Slightly Custom 30 Days of Manga Day Three My Favourite Creator: Masanori Morita
Choosing a favourite creator for this was like the hardest thing. It’s like picking your favourite anything, in that you are a fluid human being whose opinions are affected by time, changes in taste, changes in the thing itself, so on and so forth. So I reserve all rights to totally backtrack from this choice if Morita turns out to be a huge arsehole or something.
That said, Masanori Morita is currently, at this moment in time, one of my favourite creators. His work, particularly on ROOKIES and Beshari Gurashi, has been some of the most interesting to read, and eye-blisteringly beautiful to look at over my entire decade spent reading comics. There’s something to his style, his use of weird, pouty expressions, his carefully crafted delinquents and high levels of detail that just means I can stare at his work for hours on end.
His character work’s great as well, even as far back as Good-for-nothing BLUES (Rokudenashi BLUES to some), which considering that title was basically about a really stupid thug is really saying something, but in Morita’s typical approach to characters, especially his delinquents, he’s able to show that everyone, no matter how one-note they may seem, have several layers to their personality that makes you care deeply about them.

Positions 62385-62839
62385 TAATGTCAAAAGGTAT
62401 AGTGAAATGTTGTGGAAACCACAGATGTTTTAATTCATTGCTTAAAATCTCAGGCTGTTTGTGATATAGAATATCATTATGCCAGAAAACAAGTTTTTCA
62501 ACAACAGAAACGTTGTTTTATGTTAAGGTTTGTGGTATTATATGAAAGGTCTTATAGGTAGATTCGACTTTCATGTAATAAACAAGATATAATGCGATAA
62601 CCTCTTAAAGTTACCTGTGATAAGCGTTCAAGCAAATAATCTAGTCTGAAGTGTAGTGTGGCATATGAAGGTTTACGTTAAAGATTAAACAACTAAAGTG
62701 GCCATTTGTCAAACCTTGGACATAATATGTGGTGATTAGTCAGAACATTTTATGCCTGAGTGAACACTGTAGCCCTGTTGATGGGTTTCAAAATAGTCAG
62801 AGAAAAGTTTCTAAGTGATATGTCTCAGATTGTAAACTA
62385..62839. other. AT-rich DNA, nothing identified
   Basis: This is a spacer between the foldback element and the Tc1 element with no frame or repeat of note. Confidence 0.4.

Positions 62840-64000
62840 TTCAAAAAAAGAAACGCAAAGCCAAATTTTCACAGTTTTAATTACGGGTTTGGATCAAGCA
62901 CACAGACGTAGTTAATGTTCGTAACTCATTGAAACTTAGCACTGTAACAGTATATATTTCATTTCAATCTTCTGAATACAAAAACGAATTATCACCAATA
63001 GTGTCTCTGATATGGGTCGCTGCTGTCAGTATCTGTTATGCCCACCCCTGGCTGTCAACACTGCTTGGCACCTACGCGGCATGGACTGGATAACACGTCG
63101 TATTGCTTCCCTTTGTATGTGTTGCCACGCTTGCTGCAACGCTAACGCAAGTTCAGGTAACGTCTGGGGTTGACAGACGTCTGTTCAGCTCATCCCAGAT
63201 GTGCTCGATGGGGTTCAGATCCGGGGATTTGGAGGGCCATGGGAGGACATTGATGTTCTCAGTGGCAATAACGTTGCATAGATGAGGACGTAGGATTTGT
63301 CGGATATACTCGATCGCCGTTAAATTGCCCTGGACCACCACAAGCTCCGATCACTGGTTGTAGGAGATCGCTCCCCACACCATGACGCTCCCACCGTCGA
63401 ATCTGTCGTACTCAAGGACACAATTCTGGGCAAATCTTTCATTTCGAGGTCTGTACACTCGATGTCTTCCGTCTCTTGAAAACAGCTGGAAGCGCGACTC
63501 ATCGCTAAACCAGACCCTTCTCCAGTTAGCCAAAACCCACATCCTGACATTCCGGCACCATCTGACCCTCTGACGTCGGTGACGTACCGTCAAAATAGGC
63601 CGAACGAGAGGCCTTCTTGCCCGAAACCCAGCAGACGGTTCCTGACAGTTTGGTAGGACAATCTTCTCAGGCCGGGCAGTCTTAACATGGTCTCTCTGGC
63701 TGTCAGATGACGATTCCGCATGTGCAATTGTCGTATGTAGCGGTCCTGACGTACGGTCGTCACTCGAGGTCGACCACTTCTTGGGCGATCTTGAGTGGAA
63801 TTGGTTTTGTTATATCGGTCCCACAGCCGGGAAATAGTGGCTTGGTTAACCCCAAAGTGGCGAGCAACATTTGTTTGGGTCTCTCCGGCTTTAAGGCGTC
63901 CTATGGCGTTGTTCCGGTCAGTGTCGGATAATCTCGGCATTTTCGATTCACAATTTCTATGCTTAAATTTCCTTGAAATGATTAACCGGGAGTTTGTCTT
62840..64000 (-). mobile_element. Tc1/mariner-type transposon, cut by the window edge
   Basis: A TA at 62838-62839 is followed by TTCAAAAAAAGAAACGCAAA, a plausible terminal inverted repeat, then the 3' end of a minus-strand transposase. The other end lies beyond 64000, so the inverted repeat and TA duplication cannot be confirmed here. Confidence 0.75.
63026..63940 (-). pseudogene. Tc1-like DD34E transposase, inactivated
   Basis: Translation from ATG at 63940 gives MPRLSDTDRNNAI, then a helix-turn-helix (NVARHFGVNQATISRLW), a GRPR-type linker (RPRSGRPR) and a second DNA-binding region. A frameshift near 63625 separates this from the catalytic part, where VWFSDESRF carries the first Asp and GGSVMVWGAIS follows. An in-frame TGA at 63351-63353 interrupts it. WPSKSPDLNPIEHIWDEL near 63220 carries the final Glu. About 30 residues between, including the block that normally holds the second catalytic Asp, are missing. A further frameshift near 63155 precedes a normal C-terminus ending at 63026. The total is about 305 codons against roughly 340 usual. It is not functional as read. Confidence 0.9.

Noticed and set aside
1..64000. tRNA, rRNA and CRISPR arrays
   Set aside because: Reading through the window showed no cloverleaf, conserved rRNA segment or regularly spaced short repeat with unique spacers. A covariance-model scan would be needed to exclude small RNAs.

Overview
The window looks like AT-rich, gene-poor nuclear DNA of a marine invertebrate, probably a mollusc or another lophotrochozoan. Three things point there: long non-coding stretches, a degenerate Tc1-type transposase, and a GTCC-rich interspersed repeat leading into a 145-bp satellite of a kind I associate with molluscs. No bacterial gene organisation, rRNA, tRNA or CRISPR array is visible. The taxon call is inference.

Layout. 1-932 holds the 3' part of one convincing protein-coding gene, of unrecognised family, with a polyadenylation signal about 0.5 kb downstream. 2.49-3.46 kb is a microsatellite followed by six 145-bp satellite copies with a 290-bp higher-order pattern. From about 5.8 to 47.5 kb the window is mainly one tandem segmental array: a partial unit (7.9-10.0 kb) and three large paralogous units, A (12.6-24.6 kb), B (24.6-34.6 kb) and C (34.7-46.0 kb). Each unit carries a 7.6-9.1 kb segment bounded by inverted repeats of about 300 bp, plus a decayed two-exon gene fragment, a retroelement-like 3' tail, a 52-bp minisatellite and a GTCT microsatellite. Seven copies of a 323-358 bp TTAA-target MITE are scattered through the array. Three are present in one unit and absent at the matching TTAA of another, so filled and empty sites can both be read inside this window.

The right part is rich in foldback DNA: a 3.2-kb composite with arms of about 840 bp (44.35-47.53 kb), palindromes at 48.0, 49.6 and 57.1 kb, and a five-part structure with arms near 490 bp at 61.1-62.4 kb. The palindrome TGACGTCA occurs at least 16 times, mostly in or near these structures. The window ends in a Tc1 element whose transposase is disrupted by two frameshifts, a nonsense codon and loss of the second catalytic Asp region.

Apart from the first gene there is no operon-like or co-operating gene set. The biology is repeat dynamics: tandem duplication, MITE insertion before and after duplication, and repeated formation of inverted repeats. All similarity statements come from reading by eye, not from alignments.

ROOKIES is best for this. It’s an ensemble book, with the majority of perspective coming from an outider, the new baseball coach and teacher Koichi Kawato. So what we get is a look at what appears to be a team full of abrasive arseholes, as it would appear to an outsider, but as time passes and Koichi gets close to his team, and helps them with various problems, he learns that all of them are special, full of personality, and far more than their reputation would dictate. It’s something hard to pull off, but Morita does this with aplomb, and few other creators can claim to do the same.
If you’ve not read any Morita before, I recommend ROOKIES above all, but his other Jump titles are excellent in their own right, BLUES showing a rougher, fresher creator, and Beshari Gurashi showing a more mature Morita, telling immature jokes. No, for real it’s a drama about stand-up comedy, and a lot of the jokes are brilliantly immature. Some aren’t, but are funny all the same. I love it.